Activity

Ulster Way: Part 3 and the Causeway Coast Path

Download

Trail photos

Photo ofUlster Way: Part 3 and the Causeway Coast Path Photo ofUlster Way: Part 3 and the Causeway Coast Path Photo ofUlster Way: Part 3 and the Causeway Coast Path

Author

Trail stats

Distance
35.45 mi
Elevation gain
2,805 ft
Technical difficulty
Moderate
Elevation loss
2,789 ft
Max elevation
577 ft
TrailRank 
55
Min elevation
-12 ft
Trail type
One Way
Time
2 days one hour
Coordinates
4633
Uploaded
December 14, 2022
Recorded
September 2022
Share
-
-
577 ft
-12 ft
35.45 mi

near Coleraine, Northern Ireland (United Kingdom)

Viewed 299 times, downloaded 12 times

Trail photos

Photo ofUlster Way: Part 3 and the Causeway Coast Path Photo ofUlster Way: Part 3 and the Causeway Coast Path Photo ofUlster Way: Part 3 and the Causeway Coast Path

Itinerary description

The E2 European Long Distance Path was intended to extend from Galway in Ireland to Nice in France, however the Irish section has not been defined. So in the 50th year of the E-paths I have been following a possible route in Ireland, linking up various National Trails. This section uses the Ulster Way..

The Ulster Way circumnavigates Northern Ireland, this part of the Ulster Way follows the north coast of the country, where it is also called the Causeway Coast Path. This name comes from the Giant's Causeway, an area in which "organ pipe" basalt outcrops on the cliffs and seashore, which the path visits. In addition to this famous natural phenomenon, the path passes through coastal towns, by little harbours, some extensive beaches, two ruined castles, and cliffs with natural arches. There is plenty of accommodation as well as cafes and other facilities on this section.

The Causeway Coast Path is one of the better coastal routes I have walked along, packing a lot into the two days I took to walk it, somewhat spoilt by the long road walk at the end. Although this gpx trail starts at Coleraine, the Causeway Coast Path actually starts a little later at the entrance to Portstewart. Mostly easy walking there is a section of boulder hoping by the sea at each end of Whitepark Bay.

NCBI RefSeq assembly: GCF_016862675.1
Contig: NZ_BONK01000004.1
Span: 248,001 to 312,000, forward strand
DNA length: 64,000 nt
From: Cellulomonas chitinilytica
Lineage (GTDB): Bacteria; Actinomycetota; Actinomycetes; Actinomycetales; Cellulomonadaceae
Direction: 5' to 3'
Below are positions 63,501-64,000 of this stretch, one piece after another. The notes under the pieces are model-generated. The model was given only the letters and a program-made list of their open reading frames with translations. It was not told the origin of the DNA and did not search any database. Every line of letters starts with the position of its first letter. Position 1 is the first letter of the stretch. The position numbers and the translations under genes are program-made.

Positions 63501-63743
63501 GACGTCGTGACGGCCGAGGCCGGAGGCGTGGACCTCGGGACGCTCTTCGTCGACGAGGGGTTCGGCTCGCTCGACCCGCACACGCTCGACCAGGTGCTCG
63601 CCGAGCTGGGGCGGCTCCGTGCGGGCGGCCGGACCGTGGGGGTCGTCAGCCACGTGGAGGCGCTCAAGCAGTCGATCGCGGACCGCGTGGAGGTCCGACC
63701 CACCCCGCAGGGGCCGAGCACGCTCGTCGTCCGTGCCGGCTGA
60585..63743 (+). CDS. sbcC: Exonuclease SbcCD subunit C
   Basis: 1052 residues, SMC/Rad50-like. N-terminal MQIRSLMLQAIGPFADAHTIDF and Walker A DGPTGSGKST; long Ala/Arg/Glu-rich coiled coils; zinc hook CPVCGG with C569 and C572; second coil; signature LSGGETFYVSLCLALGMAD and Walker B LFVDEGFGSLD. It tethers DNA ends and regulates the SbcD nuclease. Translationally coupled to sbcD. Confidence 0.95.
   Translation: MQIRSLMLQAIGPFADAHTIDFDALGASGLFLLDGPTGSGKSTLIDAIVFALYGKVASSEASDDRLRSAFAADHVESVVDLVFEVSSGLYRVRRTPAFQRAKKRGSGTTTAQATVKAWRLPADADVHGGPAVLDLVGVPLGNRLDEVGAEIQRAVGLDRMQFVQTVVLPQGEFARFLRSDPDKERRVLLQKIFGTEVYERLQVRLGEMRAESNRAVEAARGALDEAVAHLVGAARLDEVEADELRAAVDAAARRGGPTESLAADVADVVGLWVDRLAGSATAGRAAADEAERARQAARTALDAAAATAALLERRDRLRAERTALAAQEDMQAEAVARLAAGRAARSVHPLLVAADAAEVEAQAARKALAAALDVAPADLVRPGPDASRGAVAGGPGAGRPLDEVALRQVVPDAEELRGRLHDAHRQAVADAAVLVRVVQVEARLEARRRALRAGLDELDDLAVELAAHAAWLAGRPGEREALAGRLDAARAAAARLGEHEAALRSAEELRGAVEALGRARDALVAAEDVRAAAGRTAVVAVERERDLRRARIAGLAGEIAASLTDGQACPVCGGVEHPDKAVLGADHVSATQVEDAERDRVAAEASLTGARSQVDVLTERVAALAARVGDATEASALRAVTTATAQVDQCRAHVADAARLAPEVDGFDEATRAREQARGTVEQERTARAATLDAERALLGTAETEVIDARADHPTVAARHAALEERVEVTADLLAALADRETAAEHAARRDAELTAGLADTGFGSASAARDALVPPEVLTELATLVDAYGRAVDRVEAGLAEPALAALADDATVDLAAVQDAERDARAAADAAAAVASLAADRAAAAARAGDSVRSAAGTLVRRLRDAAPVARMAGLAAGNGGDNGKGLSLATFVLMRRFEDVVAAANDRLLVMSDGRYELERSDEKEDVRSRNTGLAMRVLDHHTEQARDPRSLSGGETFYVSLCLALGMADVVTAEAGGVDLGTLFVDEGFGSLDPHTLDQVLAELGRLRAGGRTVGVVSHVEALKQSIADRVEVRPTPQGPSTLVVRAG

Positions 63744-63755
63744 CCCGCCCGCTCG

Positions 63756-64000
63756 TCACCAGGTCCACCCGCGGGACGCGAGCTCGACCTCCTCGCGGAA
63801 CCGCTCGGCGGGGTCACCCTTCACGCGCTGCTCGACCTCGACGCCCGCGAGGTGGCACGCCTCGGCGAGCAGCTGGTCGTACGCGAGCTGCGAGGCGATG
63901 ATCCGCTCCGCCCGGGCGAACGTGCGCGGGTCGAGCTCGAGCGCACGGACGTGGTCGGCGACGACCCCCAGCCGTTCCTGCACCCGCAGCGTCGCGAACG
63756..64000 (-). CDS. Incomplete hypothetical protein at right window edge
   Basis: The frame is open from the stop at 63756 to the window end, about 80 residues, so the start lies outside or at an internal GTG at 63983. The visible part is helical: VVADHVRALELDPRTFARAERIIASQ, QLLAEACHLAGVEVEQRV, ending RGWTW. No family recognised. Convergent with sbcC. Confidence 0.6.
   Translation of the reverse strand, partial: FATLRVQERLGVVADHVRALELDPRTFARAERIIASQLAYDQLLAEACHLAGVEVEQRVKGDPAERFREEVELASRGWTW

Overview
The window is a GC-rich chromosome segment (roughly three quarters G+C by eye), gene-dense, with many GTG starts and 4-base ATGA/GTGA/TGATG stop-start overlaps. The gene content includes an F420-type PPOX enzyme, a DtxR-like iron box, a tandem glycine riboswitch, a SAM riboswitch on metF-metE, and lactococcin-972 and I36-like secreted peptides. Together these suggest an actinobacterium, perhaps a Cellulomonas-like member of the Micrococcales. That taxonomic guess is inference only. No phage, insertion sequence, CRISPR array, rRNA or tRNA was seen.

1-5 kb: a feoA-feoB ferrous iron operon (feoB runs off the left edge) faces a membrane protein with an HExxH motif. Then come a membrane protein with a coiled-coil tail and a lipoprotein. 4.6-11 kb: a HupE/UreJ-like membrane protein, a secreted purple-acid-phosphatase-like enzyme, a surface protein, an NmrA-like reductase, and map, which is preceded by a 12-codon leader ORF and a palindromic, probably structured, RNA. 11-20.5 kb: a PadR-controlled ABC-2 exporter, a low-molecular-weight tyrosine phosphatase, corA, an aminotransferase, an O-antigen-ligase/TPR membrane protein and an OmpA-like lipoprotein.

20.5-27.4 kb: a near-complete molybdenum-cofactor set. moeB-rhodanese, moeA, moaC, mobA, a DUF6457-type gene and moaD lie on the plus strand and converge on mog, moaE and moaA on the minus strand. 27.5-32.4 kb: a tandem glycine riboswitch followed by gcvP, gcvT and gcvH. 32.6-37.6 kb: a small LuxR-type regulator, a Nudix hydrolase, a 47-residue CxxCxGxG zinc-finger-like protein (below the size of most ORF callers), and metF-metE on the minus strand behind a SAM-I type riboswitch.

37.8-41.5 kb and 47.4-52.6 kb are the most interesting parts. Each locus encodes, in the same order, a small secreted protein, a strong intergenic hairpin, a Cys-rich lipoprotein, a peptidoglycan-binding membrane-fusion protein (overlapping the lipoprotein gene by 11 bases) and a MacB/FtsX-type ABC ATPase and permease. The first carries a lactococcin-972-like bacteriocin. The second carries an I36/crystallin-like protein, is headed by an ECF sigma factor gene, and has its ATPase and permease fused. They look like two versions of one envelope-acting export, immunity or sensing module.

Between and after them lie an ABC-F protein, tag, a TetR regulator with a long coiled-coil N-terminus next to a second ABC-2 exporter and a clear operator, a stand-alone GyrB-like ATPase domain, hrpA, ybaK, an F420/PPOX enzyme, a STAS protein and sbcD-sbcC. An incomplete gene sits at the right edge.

The route of the previous section of the Ulster Way can be found at https://www.wikiloc.com/hiking-trails/ulster-way-part-2-mellon-country-inn-to-coleraine-103682117 .

View more external

Waypoints

PictographWaypoint Altitude 20 ft
Photo ofBallintoy Harbour Photo ofBallintoy Harbour

Ballintoy Harbour

A small, attractive harbour among the rocks, with a carpark, toilets and old lime kilns. Unfortunately the café was closed when I reached this picturesque spot, which has been used for a scene in "Game of Thrones".

PictographProvisioning Altitude 51 ft
Photo ofBallycastle

Ballycastle

The small town of Ballycastle is the end of the Causeway Coast Path, and the point at which the Ulster Way turns inland into mountains. Accommodation, shops, cafes, pubs and such like are available.

PictographWaypoint Altitude 43 ft

Carrick-a-rede Rope Bridge

No pictures as due to high winds it was closed when I arrived at the National Trust carpark from which the trail runs to the rope bridge. However there were toilets and a cafe. More information at https://www.nationaltrust.org.uk/visit/northern-ireland/carrick-a-rede .

PictographProvisioning Altitude 29 ft
Photo ofColeraine

Coleraine

The town of Coleraine, on the banks of the River Bann is the starting point for this section of the Ulster Way.

PictographCastle Altitude 82 ft
Photo ofDunluce Castle Photo ofDunluce Castle Photo ofDunluce Castle

Dunluce Castle

Dating from 1550, Dunluce castle stands on a promontory into the sea, its ruined walls a monument to a more troubled time, when clans fought each other, or the English, else the Irish attacked the rich occupants.

PictographCastle Altitude 52 ft
Photo ofDunseverick Castle

Dunseverick Castle

Dunseverick Castle is located on an easily defended promontory, with steep slopes or cliffs on each side. However only a few walls are left of the castle.

PictographWaypoint Altitude 28 ft
Photo ofGiants Causeway Photo ofGiants Causeway Photo ofGiants Causeway

Giants Causeway

Basalt lava flows cooled and contracted to create hexagonal columns in great profusion at this location. It is a site visited by many people, many on coach tours. Note that although there is an entrance fee for the visitors centre (unless you belong to the National Trust), there is no charge to walk down to the famous outcrops.

PictographWaypoint Altitude 50 ft
Photo ofPortballintrae Photo ofPortballintrae

Portballintrae

One of the sweet little towns of white painted buildings on the Causeway Coast path, each on a peninsula and centred around a small harbour.

PictographProvisioning Altitude 44 ft
Photo ofPortrush Photo ofPortrush Photo ofPortrush

Portrush

A coastal town with a harbour and handy cafes and shops,

PictographProvisioning Altitude 35 ft
Photo ofPortstewart Photo ofPortstewart Photo ofPortstewart

Portstewart

A town with all the facilities, a hostel, hotels, shops, pubs and cafes. The Coast path takes a scenic route above the rocks before depositing you on a promenade with shops and cafes on one side and the sea on the other.

PictographWaypoint Altitude 18 ft
Photo ofWhitepark Bay

Whitepark Bay

Whitepark Bay is one of a few beaches on the route.

Comments

    You can or this trail